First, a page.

by Chris Bennett.
Osprey Automotive, 1992., 128 pages, $24.00.
Range Rover owners doubtless have coffee tables, but Land Rover owners have either a truck or a coffee table -- not both. For the few who might have both, this book belongs on the latter. For everybody else, it belongs anywhere but with your spare parts. To switch metaphors, this is the LR owner's moral equivalent of Playboy magazine, and every page is a centerfold.
The five "chapters" are merely brief introductory matter to the superb colour photographs. All the photos were shot for this book either in England and Wales or during the 1992 Amazon Camel Trophy. While that does limit global scope and diversity somewhat, the historical is handsomely covered by an ample selection of rather unique models from the Dunsfold Landrover Museum.
Among the museum models, all set in appropriate outdoor settings, are a IIB Forward Control British Army Fire Service water vehicle, a 100 in. air-portable prototype, a one-ton APGP (amphibian), a 1986 Forward Control "Llama" (which never went into production), a legendary SAS "Pink Panther" (but in its standard olive drab), an almost unrecognizable 109 armoured patrol vehicle that saw service in Northern Ireland, a bizarre 109 modification for the Spanish Army, and last but not least, one of the only eight known surviving 1949 estate cars (recognizable by the Series I grille and front wings, but little else.)
Other photos of the more common Land Rovers that we all own include some beautiful backdrops of Eastnor castle, rustic villages and moors. Others glorify the off-road winching and mud-plugging experience. It is a rare photographer who can make mud look more tempting than chocolate. Even the mundane world of the Solihull assembly line basks in a warm glow, and the captions don't miss an opportunity to extol Land Rover virtues, such the Queen's Award for Export in 1990. (North Vietnam and Albania were then the only countries on earth that had remained immune to the Solihull sales pitch.)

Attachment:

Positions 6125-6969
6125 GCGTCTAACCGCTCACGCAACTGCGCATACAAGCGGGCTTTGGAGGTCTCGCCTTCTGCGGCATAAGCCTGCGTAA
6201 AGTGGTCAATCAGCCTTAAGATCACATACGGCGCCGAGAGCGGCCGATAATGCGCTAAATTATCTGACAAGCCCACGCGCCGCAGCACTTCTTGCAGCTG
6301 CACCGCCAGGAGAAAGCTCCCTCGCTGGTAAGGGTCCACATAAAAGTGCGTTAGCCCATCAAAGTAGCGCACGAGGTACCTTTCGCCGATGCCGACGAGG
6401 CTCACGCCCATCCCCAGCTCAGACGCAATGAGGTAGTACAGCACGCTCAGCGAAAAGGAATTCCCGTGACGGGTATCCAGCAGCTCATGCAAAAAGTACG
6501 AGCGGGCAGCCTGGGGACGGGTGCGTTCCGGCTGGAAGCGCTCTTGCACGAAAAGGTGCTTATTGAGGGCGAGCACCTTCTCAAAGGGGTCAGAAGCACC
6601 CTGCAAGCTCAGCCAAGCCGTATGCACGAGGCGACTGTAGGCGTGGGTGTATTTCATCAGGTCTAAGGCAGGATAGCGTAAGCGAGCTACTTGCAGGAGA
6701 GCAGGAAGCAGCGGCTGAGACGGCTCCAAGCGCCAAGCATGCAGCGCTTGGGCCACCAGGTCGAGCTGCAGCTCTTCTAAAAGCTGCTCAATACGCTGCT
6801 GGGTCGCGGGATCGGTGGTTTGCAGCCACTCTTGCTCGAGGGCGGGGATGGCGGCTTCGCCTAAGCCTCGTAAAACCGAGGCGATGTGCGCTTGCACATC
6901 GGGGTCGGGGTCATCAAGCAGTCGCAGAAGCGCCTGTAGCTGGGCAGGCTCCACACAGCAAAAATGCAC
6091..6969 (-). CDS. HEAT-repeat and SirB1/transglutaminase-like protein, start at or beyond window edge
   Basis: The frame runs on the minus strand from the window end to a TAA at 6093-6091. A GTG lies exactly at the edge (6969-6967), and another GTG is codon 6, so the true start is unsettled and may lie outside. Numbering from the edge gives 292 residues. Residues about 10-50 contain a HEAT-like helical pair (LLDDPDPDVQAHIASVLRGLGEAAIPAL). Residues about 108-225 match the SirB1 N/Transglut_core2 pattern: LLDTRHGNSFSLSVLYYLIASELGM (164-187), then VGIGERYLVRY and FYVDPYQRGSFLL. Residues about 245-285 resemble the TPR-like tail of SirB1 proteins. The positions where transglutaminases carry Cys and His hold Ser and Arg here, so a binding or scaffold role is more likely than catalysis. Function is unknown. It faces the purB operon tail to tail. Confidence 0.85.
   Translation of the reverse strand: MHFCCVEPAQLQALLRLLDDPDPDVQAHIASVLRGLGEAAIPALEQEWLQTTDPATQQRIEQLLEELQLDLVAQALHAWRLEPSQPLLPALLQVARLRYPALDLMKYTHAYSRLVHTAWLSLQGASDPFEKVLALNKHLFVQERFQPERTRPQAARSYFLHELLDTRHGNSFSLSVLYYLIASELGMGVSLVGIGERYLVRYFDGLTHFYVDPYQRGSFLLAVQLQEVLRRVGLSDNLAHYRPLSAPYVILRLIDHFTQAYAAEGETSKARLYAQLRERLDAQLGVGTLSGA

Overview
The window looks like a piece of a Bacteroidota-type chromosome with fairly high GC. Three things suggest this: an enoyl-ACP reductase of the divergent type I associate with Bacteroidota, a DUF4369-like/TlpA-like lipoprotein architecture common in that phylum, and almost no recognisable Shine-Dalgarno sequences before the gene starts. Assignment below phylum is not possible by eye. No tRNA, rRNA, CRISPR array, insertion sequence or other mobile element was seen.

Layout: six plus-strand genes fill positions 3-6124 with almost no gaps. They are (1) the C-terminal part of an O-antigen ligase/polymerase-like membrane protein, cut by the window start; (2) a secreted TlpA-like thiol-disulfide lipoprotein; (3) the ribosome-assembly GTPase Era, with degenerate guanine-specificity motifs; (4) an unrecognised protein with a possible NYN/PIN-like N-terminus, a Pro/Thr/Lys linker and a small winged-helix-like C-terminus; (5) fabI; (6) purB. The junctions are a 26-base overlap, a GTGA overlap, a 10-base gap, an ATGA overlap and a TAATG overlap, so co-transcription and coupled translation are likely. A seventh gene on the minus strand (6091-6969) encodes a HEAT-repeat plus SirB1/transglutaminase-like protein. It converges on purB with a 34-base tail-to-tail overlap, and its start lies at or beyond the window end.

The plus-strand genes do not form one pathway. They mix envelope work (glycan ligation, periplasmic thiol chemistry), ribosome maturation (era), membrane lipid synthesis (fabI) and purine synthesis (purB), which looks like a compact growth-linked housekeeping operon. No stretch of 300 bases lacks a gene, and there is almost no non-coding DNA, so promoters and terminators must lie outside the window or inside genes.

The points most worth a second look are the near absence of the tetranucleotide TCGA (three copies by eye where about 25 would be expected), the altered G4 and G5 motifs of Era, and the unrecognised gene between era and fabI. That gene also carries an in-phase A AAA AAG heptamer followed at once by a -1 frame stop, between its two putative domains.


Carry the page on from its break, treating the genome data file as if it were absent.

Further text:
Playboy and Land Rover? Well, Land Rover's sex appeal probably has something to do with that distinctive curve at the top of body panels -- like a woman's hips. Chris Bennett shows off those legendary curves in the best traditions of glamour photography. But, in all fairness, he makes no sexual allusions except a negligible remark about how "interesting" one clean wench looks in a dirty Ninety. (And anybody who likes their view of an 88 obscured by a raiment-challenged wench should take a peek at the May 1992 Playboy.)
Review by T.F. Mills
Reprinted from the Solihull Society Newsletter, 1995